Toi Derricotte in a gray jacket

Toi Derricotte wins lifetime achievement award in poetry

Toi Derricotte, professor emerita in the Department of English within the Dietrich School of Arts and Sciences, is the 2020 recipient of the Frost Medal for distinguished lifetime achievement in poetry. 

Derricotte’s sixth and most recent collection of poetry, “‘I’: New and Selected Poems,” was published by the University of Pittsburgh Press and shortlisted for the 2019 National Book Award.

The award, named to honor the late poet Robert Frost, is presented annually by the Poetry Society of America to recognize the lifetime achievements of an American poet.

The Study Lab's wall, decorated with multicolored hexagons

Study Lab wins Silver Award for marketing and communications at CASE

The Council for the Advancement and Support of Education (CASE) announced that Pitt’s Study Lab: Revolutionizing the Story of Academic Success won the 2020 Silver Accolades Award under Institutional Marketing Identity/Branding Programs. 

Study Lab has undergone a rebranding in recent years, resulting in increased student engagement levels. Pittwire wrote about it in November 2019 and the online database company Knack spotlighted the “amazing results” on their blog. The marketing and communications team behind the efforts are being recognized for their work. 

The award recognizes the visibility, support and prestige that marketing and programming bring to their institutions. Criteria for the award included quality, creativity, innovation, adherence to professional standards and success in meeting stated objectives. 

The team included Rebecca Farabaugh, communications manager in the Dietrich School of Arts and Sciences; Marygrace Reder, marketing manager,  and Jane Dudley, designer and assistant creative director, both in the Office of University Communications and Marketing.

Anjali Sachdeva

Anjali Sachdeva named NEA Fellow in Literature

Anjali Sachdeva, lecturer in the Department of English in the Dietrich School of Arts and Sciences,was named a Literature Fellow by the National Endowment for the Arts (NEA).

The NEA gives fellowships to writers and translators of poetry, fiction and creative nonfiction to allow recipients to “set aside time for writing, research, travel and general career advancement.”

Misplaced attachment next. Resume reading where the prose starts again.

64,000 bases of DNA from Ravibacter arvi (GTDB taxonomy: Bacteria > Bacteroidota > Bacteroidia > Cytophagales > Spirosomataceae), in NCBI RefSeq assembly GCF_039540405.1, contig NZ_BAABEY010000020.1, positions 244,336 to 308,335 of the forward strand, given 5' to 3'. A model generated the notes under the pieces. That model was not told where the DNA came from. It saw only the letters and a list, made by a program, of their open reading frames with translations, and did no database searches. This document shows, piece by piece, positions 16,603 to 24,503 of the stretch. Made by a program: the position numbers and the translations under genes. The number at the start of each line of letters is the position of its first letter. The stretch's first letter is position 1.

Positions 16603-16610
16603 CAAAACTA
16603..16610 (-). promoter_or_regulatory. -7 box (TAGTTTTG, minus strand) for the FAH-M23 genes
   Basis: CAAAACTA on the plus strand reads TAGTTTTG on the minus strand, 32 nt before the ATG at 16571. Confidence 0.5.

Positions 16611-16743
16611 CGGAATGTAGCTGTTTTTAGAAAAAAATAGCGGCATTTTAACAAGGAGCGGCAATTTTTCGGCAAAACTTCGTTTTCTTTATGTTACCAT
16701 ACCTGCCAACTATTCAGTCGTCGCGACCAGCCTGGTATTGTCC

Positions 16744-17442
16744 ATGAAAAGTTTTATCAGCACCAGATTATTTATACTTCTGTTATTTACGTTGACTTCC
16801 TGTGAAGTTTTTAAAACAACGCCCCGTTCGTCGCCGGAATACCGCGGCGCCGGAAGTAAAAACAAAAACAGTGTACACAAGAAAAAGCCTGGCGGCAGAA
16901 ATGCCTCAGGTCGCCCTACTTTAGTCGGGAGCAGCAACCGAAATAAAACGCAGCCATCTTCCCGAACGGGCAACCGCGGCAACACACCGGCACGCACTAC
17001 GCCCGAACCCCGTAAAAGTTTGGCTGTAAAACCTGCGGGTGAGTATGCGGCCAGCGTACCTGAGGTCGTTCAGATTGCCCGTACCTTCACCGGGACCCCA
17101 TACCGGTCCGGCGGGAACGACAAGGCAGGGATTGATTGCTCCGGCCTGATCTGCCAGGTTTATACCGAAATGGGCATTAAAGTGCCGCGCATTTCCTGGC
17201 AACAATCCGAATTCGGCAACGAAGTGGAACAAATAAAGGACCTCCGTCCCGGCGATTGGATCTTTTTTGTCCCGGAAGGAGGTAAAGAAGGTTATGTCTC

Chosen from nearly 1,700 eligible applicants, Sachdeva is one of 36 creative writing fellows who received a grant of $25,000.  

The Cathedral of Learning

Dietrich School Excellence in Advising awardees announced

Frayda Cohen and Barbara "Babs" Mowery have been named recipients this year's Dietrich School of Arts and Sciences Ampco-Pittsburgh Prize for Excellence in Advising. 

The Dietrich School's annual award recognizes outstanding faculty and staff academic advising of its undergraduate students.

Cohen is the director of undergraduate studies, senior lecturer, and undergraduate advisor in the Gender, Sexuality and Women’s Studies Program. Mowrey is an advisor in the Dietrich School's Academic Advising Center.

Recipients are nominated by fellow faculty and staff, and nominations are supported by the experiences of undergraduate students.

Paul Palevsky

Medical researcher Palevsky president-elect of National Kidney Foundation Board

Paul M. Palevsky was recently named president-elect of the National Kidney Foundation’s board

Palevsky is a professor of medicine and clinical and translational science in the renal-electrolyte division at the School of Medicine and is chief of the renal section at the VA Pittsburgh Healthcare System.

He is internationally recognized as an expert in acute kidney injury and critical care nephrology and has helped lead multiple clinical trials focused on the management of acute dialysis, prevention of acute kidney injury and slowing the progression of diabetic kidney disease. He has published more than 250 original articles, reviews and book chapters and has held multiple editorial positions.

Lisa S. Parker and Robert M. Arnold

Bioethics researchers elected Fellows to Hastings Center

Lisa S. Parker and Robert M. Arnold were recently elected fellows to the Hastings Center, a nonpartisan, nonprofit organization of research scholars studying ethical questions in medicine, science and technology that help inform policy, practice and public understanding. They are two of 12 newly elected fellows recognized for their outstanding accomplishments informing scholarship and public understanding of complex ethical issues in health, health care, science and technology.

Parker is the Dickie, McCamey & Chilcote Professor of Bioethics at Pitt, where she directs the Center for Bioethics and Health Law. She is also a professor of human genetics in Pitt's Graduate School of Public Health.

Arnold is a distinguished service professor of medicine in the division of general internal medicine and chief of the section of palliative care and medical ethics at Pitt. He also is a member of the Center for Bioethics and Health Law where he coordinates the clinical ethics education programs.